Bell County Commissioners Vote to Leave Confederate Statue in Place
Back in August, the Bell County Commissioners Court met to discuss the possible removal of the Confederate monument at the Old Bell County Courthouse in Belton. The Court decided to take no action.
Now before, we get all riled up, no action was taken because of a state law that prevents them from calling for a public vote on the matter. The issue, they say, would need to be placed on a ballot by the Texas legislature.
KCEN TV reports that John Driver, the only Bell County Commissioner who voted against removing the statue, suggested the statue stay where it is because the court will be turned into a museum. He also stated he would like for the court to be moved to the Justice Center in Belton.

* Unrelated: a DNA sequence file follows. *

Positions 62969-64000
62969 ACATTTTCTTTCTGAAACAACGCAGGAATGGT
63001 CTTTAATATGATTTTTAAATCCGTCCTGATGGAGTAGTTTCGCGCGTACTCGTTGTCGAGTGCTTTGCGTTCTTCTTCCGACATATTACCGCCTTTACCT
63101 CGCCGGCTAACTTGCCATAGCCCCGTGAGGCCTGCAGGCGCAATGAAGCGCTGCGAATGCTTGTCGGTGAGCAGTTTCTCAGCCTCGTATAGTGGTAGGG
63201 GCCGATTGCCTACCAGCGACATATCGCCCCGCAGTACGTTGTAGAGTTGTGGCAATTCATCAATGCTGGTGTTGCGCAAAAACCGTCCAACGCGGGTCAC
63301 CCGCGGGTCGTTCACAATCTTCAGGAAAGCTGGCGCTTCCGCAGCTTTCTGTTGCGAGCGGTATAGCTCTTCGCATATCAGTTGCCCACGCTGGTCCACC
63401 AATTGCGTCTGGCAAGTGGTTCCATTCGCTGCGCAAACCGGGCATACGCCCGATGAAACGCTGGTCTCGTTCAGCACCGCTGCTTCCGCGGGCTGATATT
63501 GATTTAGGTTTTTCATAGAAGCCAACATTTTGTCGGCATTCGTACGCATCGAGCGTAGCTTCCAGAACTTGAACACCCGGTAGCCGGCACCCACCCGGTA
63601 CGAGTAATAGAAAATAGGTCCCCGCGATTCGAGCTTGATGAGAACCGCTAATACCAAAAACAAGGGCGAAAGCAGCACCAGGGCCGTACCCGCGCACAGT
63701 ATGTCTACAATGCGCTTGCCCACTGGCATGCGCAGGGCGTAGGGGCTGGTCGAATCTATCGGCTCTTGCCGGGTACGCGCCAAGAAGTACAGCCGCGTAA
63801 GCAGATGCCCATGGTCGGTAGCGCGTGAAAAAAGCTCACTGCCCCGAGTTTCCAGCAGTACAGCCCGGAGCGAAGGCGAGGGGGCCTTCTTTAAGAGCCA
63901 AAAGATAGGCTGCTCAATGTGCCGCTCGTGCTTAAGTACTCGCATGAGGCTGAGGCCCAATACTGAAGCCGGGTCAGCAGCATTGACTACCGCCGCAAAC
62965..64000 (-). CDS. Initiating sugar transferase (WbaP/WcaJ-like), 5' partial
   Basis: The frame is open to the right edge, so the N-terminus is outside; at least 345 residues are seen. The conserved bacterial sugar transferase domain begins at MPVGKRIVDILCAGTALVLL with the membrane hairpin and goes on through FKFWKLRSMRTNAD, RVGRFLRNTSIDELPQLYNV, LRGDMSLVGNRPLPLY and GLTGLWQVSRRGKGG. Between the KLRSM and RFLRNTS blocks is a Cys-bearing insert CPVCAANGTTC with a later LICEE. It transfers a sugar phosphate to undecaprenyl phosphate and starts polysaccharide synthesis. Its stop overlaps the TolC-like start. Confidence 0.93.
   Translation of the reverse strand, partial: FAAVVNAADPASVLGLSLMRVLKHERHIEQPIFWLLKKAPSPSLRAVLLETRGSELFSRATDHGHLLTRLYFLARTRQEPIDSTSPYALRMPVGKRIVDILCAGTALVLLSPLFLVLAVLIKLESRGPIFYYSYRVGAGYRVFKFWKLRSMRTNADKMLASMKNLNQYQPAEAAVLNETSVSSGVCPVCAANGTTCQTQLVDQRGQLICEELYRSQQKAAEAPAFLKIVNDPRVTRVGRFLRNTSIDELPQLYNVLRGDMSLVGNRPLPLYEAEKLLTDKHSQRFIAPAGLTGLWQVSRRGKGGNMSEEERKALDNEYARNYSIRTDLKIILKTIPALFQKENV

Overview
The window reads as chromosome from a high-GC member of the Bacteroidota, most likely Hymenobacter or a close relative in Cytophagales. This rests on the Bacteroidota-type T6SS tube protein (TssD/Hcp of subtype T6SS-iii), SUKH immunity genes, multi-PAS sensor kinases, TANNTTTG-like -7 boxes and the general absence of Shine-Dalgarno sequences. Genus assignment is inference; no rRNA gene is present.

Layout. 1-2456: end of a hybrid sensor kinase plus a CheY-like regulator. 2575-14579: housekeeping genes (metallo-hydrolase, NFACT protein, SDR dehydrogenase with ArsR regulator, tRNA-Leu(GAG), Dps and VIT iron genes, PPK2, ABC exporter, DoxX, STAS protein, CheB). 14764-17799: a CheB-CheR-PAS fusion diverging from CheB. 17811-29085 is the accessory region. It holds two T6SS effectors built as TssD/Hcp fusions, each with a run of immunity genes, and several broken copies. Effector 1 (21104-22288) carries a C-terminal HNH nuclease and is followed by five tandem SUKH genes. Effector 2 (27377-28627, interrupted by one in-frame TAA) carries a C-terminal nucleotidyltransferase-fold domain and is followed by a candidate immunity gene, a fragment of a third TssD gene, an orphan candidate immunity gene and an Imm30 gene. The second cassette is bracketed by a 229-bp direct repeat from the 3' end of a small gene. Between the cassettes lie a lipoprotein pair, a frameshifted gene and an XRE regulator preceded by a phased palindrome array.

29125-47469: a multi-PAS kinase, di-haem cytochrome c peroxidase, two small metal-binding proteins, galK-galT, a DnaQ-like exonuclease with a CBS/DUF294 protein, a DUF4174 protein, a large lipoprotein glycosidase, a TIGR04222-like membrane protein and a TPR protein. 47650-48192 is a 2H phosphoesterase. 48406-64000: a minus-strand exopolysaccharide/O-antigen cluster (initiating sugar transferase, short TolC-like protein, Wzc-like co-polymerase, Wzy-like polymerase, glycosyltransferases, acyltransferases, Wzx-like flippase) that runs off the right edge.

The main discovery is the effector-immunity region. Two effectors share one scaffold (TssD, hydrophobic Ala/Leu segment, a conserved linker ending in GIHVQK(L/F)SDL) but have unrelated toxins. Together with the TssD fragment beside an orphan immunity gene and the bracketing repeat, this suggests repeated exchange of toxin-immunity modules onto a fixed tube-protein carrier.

Passionate about his decision, he said: "Right now, it is in conflict with many. Not all, with many, None of us can say what each generation, what different people see. We only know what we know. We only know what we hear."
Back in July, Randy O'Rear, the president of The University of Mary Hardin Baylor, offered to pay $10,000 toward relocating the statue.
The issue of monuments dedicated to the Confederacy has always been controversial to some who think it denotes racism and slavery and praises generals in the Confederate Army who owned slaves.
Others say they don't look at it that way and view it as Southern Pride.
To have an open mind, I personally understand both sides.
I also feel that those in favor of the Confederate statues and flags to staying up should also understand how and why they are so offensive and why they should be removed.
KEEP READING: Here are the best places to retire in America